The once upon a smooth and cordial relationship between the Nigerian and Ghanaian movie industries is alleged to be gradually going sour as a result of unhealthy rivalry. Patience Ivie Obhafuoso in this piece examines some salient issues in the alleged feud.
The Nigeria movie industry (Nollywood) has gained much popularity within and outside Nigeria over the years. Being the second largest film industry in the world, Nollywood is a household name in virtually every family across the country.
Ghollywood on the other hand, is the Ghanaian version of Nollywood. Looking at how the relationship between Nollywood and Ghollywood began, some say that Ghanaians have been involved in Nigerian movie productions since the inception of Nollywood, while some others believe that their presence is a recent development. However, some agreed that the Nigerian movie industry served as a launch-pad for its Ghanaian counterpart.
According to the NigerianFilms.com, this was achieved through the appearance of Ghanaian faces in Nollywood productions with the popularity of the industry serving as a vehicle which launched them into stardom.
Instead of continued partnership, the Ghanaians borrowed a leaf from their host industry and set up their own Ghollywood, thereby started featuring popular Nigerian actors and actresses in their productions.
It was gathered recently that the authorities of the Ghanaian movie industry issued a directive stating that no Nigerian actor/actress would be allowed to work on any of its movies unless they pay a fee of one thousand dollars each.
In response, the Film, Video Producers and Markers Association of Nigeria (FVPMAN), placed an embargo on Ghanaian films from August, 2012. The association has also resolved to halt the distribution of films produced by non-professionals. It insists that if such film(s) must be distributed, its right of ownership should be transferred to its members on negotiation.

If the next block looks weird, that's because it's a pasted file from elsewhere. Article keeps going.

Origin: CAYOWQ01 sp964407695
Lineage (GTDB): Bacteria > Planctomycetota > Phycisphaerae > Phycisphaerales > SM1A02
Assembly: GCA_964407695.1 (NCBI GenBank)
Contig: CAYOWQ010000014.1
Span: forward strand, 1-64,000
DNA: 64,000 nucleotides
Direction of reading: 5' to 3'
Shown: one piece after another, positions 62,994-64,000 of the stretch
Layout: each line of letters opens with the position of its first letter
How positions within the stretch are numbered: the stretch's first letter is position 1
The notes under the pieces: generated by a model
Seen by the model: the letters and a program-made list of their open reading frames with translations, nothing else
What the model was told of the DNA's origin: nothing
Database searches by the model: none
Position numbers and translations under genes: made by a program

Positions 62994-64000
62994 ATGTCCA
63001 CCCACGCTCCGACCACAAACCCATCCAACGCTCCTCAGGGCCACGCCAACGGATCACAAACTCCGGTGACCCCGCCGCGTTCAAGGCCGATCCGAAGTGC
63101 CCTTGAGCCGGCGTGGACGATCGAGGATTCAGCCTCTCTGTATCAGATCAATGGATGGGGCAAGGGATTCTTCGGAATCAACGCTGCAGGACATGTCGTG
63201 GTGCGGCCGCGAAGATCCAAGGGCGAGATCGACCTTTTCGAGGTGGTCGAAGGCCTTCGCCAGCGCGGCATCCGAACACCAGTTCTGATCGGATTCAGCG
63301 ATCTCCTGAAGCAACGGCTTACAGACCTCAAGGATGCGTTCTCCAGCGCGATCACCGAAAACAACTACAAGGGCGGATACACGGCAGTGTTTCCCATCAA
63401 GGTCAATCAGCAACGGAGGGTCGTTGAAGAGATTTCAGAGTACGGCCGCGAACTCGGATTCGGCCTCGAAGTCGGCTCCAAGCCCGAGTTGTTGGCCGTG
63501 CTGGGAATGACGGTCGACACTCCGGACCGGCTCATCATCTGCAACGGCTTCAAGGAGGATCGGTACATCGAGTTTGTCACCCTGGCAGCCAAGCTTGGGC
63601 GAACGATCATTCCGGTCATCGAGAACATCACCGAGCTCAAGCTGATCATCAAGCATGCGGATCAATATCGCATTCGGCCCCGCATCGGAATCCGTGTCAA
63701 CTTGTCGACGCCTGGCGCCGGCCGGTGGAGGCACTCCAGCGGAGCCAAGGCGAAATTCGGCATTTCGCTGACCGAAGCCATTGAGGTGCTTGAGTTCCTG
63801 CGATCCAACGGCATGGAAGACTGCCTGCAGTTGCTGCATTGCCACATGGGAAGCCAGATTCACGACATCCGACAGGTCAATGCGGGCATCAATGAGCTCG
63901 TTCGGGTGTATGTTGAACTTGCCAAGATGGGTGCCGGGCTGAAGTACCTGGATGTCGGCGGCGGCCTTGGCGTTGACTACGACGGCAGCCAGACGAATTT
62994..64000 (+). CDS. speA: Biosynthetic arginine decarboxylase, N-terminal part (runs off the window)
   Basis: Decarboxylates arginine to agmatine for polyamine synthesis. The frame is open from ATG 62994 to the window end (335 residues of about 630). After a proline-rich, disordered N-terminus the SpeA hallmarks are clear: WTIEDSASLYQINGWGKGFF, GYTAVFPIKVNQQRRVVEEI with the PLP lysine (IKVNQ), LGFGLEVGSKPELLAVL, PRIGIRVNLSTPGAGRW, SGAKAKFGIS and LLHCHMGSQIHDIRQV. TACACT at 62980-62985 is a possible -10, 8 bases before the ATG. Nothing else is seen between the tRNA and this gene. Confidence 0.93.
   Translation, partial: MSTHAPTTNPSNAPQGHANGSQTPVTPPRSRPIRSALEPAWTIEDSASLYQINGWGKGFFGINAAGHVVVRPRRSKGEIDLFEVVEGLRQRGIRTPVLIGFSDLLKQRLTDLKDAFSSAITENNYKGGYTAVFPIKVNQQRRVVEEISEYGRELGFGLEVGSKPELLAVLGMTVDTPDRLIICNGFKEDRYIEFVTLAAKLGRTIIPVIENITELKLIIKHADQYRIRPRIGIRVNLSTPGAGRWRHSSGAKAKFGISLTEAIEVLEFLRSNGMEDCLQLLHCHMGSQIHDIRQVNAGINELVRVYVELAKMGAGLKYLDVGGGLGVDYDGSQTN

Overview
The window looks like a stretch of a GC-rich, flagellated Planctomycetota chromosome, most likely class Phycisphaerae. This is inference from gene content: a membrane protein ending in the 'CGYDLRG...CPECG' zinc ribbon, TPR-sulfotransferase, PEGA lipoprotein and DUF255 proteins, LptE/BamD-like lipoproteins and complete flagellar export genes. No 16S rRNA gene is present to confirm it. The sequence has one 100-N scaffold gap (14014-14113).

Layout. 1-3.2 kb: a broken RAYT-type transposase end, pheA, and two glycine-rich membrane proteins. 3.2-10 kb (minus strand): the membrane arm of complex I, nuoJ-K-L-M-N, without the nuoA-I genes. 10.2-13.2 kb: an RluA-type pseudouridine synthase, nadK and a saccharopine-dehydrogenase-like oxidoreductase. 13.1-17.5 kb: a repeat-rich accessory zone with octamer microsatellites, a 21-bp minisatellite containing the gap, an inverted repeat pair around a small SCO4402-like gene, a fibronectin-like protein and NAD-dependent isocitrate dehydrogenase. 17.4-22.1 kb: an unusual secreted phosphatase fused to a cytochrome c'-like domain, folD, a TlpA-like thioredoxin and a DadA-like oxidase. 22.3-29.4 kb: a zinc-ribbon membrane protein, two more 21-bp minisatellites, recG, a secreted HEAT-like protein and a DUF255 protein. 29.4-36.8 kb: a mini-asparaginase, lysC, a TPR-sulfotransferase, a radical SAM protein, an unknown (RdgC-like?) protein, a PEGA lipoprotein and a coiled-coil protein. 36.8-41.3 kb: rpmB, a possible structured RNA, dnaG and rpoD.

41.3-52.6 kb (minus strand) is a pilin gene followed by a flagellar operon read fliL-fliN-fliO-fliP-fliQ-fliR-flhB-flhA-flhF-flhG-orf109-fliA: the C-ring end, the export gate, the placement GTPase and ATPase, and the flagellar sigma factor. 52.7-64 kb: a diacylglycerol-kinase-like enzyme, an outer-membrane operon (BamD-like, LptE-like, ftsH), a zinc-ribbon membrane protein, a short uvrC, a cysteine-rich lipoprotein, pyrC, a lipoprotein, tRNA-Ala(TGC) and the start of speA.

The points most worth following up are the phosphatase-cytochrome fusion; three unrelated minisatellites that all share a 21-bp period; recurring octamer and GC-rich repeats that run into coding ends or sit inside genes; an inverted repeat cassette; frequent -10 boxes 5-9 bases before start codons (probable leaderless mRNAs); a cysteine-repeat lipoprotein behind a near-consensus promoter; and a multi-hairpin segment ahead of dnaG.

The FVPMAN chairman, Onitsha branch, Mr. Uzo Godson Nwosu, said the decision became necessary following the position taken by their Ghanaian counterparts who have banned the distribution of Nigerian films in their country long time ago.
Speaking with LEADERSHIP SUNDAY, Nollywood actress, Ibinabo Fiberesima, condemned the rivalry between the industries, saying that both Nigeria and Ghana are west African countries and are expected to love each other.
“We started acting movies together and all of a sudden…there is really no need for this. I am not blaming either Nollywood or Ghollywood, all I am saying is that it is not worth it”, she said.
Also, Nollywood actor, Bob Manuel, condemned the contention, describing it as an unfortunate incident.
According to him, “I am not aware of the situation but if it is true, it is unfortunate because Nigeria and Ghana share the most of similarity. The natural thing we did was to involve Ghana in our movies. If that is true, it is really unfortunate because it’s like extending a hand of friendship to somebody you consider as a friend.
“They should not forget that Ghana is a small country and what we need is to complement each other. It is an unhealthy development and an ill wind that will blow neither country any good.”
However, the Director-General, Nigeria Film Census Board, Mr. Emeka Mba, dismissed the claim. He said, “We have not banned Ghanaian films in Nigeria and I have no official report as to whether Nigerian films have been banned in Ghana. I heard it just the same way you heard about it”.
He revealed that part of what he learnt was going on in Ghana was that there were certain processes required of a film producer to shoot a film in Ghana. “If they don’t go through these processes, the film could not be allowed to circulate in Ghana. That is probably what people are speculating”, he said.
Whatever might be the true position of the story, unhealthy rivalry will do both countries no good. Let’s clear our differences and move our industries forward for the betterment of West Africa and Africa at large.